From a philosophical perspective, there is a massive community of developers and users who have relied on DNN for the past 2 decades. As creator of DNN, I have always tried to make decisions which were in the best interest of the community and I continue to feel a sense of personal responsibility to preserve its legacy. So it goes without saying that the uncertainty and lack of clarity when it comes to a future vision for DNN is a major concern for me. One of the significant benefits of using DNN as inspiration for Oqtane is that the community will already be familiar with its core concepts. This familiarity should make people feel immediately comfortable and allow them to become productive very quickly. In fact, there may even be potential for an automated migration path (this should become more obvious below).
Let's look at a few concrete examples of how Oqtane is inspired by DNN...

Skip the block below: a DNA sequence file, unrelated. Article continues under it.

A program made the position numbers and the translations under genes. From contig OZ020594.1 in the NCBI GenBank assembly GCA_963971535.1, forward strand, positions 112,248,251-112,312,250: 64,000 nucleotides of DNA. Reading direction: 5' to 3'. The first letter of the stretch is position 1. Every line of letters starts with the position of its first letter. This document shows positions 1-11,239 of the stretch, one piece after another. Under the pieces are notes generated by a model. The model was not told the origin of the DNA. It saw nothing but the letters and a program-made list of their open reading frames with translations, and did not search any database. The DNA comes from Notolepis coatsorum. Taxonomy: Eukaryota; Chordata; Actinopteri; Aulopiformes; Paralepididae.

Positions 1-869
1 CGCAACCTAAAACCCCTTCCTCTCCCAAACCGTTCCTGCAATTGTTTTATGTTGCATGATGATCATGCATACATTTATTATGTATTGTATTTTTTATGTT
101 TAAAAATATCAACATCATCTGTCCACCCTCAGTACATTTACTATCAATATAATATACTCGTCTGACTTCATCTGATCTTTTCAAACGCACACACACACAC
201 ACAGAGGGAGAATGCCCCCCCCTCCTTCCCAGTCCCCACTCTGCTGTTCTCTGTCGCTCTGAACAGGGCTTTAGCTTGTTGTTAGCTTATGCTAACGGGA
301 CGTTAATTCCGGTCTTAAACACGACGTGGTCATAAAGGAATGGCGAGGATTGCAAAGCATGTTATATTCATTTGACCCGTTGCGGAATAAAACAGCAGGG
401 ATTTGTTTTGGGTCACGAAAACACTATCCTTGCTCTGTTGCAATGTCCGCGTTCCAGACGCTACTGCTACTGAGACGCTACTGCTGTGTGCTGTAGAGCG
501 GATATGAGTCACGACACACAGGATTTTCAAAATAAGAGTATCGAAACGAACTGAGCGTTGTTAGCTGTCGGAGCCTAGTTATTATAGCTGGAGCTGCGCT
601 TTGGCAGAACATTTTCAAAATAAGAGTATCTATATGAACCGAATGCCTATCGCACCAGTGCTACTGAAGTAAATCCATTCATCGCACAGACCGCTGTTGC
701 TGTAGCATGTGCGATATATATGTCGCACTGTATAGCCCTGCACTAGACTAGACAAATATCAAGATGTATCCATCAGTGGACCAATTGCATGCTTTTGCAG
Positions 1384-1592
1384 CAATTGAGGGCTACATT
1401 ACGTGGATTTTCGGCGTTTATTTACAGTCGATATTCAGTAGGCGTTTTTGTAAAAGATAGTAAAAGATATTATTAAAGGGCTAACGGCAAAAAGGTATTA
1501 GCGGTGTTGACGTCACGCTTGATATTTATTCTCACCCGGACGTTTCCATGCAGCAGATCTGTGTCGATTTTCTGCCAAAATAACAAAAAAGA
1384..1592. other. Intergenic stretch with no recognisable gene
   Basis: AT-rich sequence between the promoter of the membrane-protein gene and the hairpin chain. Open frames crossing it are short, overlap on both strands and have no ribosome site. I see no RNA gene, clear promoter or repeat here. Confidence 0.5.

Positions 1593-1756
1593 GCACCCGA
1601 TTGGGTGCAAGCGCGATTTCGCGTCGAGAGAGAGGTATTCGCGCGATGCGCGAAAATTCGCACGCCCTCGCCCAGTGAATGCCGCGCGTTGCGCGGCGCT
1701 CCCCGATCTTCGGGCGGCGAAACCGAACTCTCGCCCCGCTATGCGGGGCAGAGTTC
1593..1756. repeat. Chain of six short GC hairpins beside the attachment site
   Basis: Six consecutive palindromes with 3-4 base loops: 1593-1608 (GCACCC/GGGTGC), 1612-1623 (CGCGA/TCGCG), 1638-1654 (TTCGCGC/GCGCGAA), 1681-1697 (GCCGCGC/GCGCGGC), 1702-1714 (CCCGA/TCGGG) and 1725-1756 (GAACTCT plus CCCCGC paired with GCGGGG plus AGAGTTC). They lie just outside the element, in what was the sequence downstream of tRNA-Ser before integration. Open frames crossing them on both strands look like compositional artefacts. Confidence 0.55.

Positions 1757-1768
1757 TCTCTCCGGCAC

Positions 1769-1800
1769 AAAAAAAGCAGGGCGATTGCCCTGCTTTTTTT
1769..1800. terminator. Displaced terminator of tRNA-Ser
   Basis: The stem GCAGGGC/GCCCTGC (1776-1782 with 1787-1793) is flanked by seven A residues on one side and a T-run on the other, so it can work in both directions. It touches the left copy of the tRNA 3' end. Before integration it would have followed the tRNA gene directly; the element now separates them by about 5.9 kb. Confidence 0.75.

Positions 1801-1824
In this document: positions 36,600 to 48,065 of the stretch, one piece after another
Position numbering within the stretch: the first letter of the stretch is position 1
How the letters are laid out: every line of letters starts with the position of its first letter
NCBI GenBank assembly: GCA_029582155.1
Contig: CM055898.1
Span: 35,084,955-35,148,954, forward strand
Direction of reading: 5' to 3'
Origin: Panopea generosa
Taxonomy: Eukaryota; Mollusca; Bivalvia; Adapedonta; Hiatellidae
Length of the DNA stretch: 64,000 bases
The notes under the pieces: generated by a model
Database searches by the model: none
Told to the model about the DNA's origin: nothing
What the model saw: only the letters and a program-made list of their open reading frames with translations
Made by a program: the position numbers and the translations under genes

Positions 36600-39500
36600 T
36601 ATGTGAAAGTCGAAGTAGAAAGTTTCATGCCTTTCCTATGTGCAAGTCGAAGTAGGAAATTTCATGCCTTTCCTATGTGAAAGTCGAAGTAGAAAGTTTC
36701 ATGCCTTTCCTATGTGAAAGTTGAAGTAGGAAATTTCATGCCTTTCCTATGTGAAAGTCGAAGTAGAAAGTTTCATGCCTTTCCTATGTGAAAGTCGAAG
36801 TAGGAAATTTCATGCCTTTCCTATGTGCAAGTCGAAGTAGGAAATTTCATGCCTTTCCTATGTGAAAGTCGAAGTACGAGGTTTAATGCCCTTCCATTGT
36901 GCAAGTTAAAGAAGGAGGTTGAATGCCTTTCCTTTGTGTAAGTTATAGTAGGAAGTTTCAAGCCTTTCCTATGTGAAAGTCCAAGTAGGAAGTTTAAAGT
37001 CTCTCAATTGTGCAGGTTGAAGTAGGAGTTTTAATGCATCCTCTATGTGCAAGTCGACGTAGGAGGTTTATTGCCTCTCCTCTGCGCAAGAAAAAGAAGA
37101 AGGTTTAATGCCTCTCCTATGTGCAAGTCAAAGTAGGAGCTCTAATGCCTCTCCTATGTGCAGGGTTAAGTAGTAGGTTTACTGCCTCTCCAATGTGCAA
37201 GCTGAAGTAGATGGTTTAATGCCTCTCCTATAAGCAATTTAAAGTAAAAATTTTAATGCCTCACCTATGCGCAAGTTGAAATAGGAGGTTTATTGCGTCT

Focusing on the front-end first, DNN has a dynamic page compositing model which manages how modules are rendered on a page. Rather than using the traditional web development pattern where your application code is implemented directly in a web page file, DNN avoids this tight coupling with an abstraction layer which allows the content of pages in a site to be managed using configuration. The configuration is stored in a database and can be managed via administrative tools which are an integrated part of the page compositing framework. This abstraction layer provides a number of key benefits. It allows a page to be organized into distinct content regions (called Panes) where one or more modules can be dynamically injected at run-time. It also provides granular permissions at the page and module level which can be easily managed through the user interface rather than through hard-coded logic in your application. The page compositing model in DNN was implemented using ASP.NET WebForms technology and relies on User Controls (*.ascx) to provide the componentization capabilities. WebForms is a synchronous server based framework and requires a full page refresh for every user interface interaction. Due to the latency issues with the user experience, the industry has been gradually moving away from this approach for the past decade.